Asset prices are rising. US interest rates have gone up. Large pension funds keep going direct. Renewables subsidies are being cut, regulatory risk remains. The list of potential headwinds hitting managers looking to raise funds is not getting any shorter.
And yet, institutional investors again refused to take a rain check last year. That was despite an impressive effort in 2014 – the best year on Infrastructure Investor’s records – with $55.14 billion raised through 77 vehicles. Fund managers pretty much held steady over the last 12 months, collecting $48.1 billion via 72 final closes during the period.
Household names helped maintain the momentum. The US’ Arclight Energy Partners and Blackstone, for instance, ranked first and second on the podium with $5.75 billion and $4 billion raised respectively. Kohlberg Kravis Roberts (KKR) reached a final close on its sophomore infrastructure offering on $3.1 billion. Dutch-based DIF managed to corral €1.15 billion for its fourth fund in less than six months.
But newcomers and differentiated strategies also scored high on the list. New York-based I Squared closed the largest debut fund since the financial crisis on €3 billion, while Copenhagen Infrastructure Partners garnered €2 billion for one of Europe’s largest renewable vehicle. The UK’s Hermes GPE pocketed £1.16 billion, while Australia’s First State collected a total of €2 billion for its flagship European fund, by topping it up with €721 million during a fifth fundraising round launched in May 2014.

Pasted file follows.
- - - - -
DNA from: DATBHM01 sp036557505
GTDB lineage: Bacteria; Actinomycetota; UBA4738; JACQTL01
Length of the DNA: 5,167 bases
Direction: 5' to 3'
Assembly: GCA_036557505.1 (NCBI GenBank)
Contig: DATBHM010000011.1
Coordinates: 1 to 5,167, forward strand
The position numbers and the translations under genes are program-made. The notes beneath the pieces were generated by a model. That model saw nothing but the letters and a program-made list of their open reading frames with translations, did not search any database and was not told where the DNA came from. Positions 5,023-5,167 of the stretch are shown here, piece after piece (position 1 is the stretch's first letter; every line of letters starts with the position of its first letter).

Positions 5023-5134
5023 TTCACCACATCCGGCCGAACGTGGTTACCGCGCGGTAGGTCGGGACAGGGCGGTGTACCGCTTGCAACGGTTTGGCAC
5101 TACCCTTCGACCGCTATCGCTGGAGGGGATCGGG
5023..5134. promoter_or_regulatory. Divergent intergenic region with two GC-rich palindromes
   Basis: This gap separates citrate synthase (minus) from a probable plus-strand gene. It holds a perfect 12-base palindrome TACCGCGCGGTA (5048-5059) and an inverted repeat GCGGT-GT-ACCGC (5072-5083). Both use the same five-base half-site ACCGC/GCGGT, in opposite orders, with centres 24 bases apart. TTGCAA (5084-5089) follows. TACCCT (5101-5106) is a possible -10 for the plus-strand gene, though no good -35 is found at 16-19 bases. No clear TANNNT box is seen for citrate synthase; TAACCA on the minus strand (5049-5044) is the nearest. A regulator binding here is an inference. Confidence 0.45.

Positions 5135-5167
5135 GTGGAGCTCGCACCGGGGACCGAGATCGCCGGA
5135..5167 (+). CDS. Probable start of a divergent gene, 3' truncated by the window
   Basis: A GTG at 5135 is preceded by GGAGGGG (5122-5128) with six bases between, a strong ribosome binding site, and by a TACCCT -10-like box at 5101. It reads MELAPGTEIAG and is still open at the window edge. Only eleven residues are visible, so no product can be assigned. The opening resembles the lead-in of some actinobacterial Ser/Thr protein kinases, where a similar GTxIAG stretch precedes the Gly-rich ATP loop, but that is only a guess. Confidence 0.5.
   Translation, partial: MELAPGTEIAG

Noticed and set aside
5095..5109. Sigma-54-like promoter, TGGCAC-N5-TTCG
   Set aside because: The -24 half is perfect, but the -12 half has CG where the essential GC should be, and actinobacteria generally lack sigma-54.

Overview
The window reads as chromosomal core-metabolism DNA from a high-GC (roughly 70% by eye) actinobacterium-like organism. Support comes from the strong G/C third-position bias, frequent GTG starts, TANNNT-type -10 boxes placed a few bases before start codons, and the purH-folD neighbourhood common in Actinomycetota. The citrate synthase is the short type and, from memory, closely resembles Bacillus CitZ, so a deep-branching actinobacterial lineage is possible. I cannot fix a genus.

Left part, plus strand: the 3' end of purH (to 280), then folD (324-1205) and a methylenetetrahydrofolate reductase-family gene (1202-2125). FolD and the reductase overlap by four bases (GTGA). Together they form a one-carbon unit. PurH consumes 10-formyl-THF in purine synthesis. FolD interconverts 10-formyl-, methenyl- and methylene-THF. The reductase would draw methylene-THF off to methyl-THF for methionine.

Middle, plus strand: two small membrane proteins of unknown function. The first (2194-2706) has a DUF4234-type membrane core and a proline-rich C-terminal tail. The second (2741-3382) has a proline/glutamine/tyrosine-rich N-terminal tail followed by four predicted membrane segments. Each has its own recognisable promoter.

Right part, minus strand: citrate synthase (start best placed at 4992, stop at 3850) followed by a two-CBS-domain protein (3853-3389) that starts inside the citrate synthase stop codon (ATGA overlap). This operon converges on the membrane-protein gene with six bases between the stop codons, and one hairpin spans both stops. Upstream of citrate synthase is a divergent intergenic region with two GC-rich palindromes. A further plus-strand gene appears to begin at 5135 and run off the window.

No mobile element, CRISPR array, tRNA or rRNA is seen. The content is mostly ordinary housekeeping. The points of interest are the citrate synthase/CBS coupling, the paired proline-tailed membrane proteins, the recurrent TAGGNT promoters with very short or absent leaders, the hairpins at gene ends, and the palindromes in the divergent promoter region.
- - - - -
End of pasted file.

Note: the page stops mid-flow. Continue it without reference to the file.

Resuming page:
Global offerings dominated the picture, getting three times as much as Europe-focused ones alone. The US was a close follower, while Asia-Pacific saw an incontestable awakening. Emerging markets excluding Asia registered some interest, but numbers remained fairly modest in comparison.
More striking perhaps was the ranking of most favoured sectors. Diversified funds, unsurprisingly, came first, but the year also saw traditional energy emerge as a clear leader, surpassing areas such as renewables, social infrastructure and transport. Many traditional energy managers dedicated to the field have gone back to market earlier than expected, closing oversubscribed offerings above their hard-caps. Increasingly, these have moved away from pure oil and gas plays to include power generation assets, following on large-scale deals closed over the past few years.
Funds larger than $1 billion represented 21 percent of the number of vehicles closed last year. Making predictions for the year ahead is a daring exercise. But with industry giants currently on the road to raise record sums of money and a healthy number of closings in January (see p.16), mega-funds can safely be expected to impact stats again in 2016.